What was the last business decision you made that involved a reasonable amount of money?

Maybe it was joining a Mastermind or program.

You might have outsourced something.

Or maybe you even added someone to your team.

Think about the way in which you decided to do it.

1. A Decisive Purchase:

Was it a decisive purchase? One where you determine whether to do it based on whether it will help you to achieve your goals / aspirations, and is aligned with your values?

Did you check if it felt ‘right’ by doing a quick (or even subconscious) check in with your gut-feeling / intuition.

This doesn’t mean that you don’t second guess yourself or feel a mixture of elation and terror all at once (depending on the amount of money you’re investing). You just trust yourself to make a decision that is the best fit for the medium to longer term, and can handle the uncertainty that comes up when you do this.

2. An Impulsive Purchase:

If you spend money on an impulse, you are focusing on immediate gratification – something to help you to feel good now. This bypasses the longer term outcome and is often an attempt to sway your feelings. To make yourself feel better or cheer yourself up. This might be a new laptop that you purchase while you’re in JB, without looking into which one you want. Or signing up for a program that promises you the world, that just didn’t feel ‘right’ and you later regret.

This type of purchasing has a much higher chance of buyer’s remorse. Which is fine if you’ve bought some makeup from Trinny but is not a great way to make business choices.

3. Overthinking / Self Correction:

This is when you consider purchasing something but talk yourself out of it. This is usually fear- or doubt-based and (as opposed to decisive purchases) is where you can’t handle the uncertainty of a situation. You’re not 100% sure it will work out as you want it to, so you talk yourself out of it, or think about it for so long and research it so much that you can’t make a decision because you’re overwhelmed.

Even though it ticks all the boxes of what you want, you focus on thoughts like:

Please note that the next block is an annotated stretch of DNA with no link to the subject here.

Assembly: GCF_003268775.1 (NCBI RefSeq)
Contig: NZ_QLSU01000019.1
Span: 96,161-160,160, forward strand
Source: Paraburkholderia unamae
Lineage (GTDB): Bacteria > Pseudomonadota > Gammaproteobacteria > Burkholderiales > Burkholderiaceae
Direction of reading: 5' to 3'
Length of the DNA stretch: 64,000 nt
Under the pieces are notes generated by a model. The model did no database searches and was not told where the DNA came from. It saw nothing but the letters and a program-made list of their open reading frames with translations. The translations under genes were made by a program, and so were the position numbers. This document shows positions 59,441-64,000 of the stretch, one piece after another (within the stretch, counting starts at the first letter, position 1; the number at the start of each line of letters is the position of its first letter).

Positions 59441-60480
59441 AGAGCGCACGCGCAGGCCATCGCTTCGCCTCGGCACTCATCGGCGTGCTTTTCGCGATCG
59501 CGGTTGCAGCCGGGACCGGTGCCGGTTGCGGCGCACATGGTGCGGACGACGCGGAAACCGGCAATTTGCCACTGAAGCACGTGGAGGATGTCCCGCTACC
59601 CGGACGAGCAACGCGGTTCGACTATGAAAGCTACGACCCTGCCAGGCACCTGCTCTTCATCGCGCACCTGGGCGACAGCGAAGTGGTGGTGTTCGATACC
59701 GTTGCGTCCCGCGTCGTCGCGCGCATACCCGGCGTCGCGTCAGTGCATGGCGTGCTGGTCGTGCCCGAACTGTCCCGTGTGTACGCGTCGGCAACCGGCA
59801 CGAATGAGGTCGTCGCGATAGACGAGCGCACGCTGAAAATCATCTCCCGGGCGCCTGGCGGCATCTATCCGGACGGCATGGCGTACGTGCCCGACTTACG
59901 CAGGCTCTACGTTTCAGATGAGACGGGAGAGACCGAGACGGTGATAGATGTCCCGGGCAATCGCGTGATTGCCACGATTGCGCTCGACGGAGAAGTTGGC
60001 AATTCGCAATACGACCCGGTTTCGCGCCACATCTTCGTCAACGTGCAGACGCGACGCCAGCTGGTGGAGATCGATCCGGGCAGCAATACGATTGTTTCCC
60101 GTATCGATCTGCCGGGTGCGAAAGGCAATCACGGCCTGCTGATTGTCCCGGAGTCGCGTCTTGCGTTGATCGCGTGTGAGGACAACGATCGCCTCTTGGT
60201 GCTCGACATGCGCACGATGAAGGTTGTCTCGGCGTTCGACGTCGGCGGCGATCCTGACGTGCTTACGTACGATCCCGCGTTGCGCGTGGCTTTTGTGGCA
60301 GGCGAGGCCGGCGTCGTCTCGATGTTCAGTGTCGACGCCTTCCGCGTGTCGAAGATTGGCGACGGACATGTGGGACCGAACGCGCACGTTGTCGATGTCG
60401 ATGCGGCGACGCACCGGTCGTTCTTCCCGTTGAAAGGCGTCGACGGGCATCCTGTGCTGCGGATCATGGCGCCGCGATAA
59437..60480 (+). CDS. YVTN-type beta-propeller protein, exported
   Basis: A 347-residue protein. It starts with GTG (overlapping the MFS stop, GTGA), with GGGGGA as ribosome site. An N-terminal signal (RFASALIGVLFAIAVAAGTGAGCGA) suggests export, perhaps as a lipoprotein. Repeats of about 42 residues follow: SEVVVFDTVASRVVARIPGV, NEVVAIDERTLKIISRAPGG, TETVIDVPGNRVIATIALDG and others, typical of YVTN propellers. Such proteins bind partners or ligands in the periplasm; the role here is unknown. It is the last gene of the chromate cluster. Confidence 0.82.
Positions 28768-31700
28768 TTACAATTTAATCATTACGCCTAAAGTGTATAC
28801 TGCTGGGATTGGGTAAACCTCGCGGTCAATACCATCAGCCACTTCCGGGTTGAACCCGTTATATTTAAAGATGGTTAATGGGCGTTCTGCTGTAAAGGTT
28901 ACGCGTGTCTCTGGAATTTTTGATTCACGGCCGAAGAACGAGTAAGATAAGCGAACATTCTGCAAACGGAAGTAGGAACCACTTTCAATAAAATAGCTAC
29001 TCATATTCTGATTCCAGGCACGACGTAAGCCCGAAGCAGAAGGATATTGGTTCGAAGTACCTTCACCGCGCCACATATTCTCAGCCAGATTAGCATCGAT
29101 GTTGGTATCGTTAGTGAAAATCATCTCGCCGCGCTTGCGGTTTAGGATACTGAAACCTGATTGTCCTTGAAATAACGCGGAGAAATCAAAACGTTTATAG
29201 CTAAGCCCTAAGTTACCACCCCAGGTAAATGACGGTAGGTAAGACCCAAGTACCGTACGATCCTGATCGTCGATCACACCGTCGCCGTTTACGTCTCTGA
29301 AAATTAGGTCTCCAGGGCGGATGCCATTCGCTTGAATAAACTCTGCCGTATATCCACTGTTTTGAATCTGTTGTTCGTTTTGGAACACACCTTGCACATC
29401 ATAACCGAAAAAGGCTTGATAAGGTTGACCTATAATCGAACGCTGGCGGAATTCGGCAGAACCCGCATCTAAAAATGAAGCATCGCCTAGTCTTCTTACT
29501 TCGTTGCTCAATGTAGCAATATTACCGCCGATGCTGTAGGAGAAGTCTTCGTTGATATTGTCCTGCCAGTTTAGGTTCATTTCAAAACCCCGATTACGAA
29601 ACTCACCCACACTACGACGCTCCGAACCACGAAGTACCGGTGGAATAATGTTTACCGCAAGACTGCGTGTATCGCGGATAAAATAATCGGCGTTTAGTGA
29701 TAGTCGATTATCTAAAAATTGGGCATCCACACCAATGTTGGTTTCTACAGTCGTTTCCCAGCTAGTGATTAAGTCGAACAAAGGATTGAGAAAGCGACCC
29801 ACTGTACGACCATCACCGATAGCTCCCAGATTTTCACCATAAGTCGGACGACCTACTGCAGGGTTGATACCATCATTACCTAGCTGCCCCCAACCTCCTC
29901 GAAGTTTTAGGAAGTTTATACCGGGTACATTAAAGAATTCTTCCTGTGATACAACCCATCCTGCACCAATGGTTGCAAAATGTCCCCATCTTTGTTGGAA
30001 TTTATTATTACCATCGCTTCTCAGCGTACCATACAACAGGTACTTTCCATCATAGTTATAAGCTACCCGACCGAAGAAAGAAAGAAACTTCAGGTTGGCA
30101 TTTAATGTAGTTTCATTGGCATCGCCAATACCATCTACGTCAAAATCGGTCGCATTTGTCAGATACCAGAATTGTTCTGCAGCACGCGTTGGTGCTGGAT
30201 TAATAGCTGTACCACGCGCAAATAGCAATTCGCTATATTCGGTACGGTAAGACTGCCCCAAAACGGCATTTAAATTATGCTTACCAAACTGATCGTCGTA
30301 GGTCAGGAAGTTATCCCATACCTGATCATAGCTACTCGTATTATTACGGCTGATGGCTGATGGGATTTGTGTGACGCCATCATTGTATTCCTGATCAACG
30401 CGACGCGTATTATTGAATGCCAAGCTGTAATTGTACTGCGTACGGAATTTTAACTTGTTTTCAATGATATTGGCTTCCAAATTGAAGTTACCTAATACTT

• What if I fail?
  • What if I succeed?
  • What action will I have to take?
  • What will I have to do?
  • What would I have to overcome?

And instead of focusing on the long term benefits, you focus on the short term perceived ‘pain’.

4. The ‘Fake’ Decision:

This is where you tell yourself you’ve made a decision but then proceed to take absolutely no action in line with this decision.

So for example, you decide you’re going to outsource something, but take no action to find the person that will do this for you.

Or you set a massive revenue goal but don’t take on a mentor, coach or trusted advisor to help you to overcome your mindset or strategy obstacles.

The classic health example is making a decision to get healthy in 2022, but never take action for this to happen. It tricks your mind into thinking you’re doing something, but you’re actually doing nothing.

It’s like when I talk used to talk to people who were interested in coaching but they’d say I’m going to wait for next month / year / later etc. (People don’t do that now, because I attract decisive people who trust themselves to know what they want and need and can handle the uncertainty of that decision).

Which one do you tend to use when making buying decisions for your business? Personally, I used to oscillate between impulsive and overthinking. Now it’s always decisive! (But my personal life is another matter, and that Trinny example is evidence of that!)

Identify which one will work best moving forwards (hint: it’s the decisive one!) and take action towards being that kind of business owner.

Kylie x

If you’d like any ideas (wink, wink) feel free to check out my Retreat or private coaching and mentoring program.

1 Comment
  1. […] You might like to check out my last Blog post on The 4 Types of Decision Making & Which is Best for Business […]

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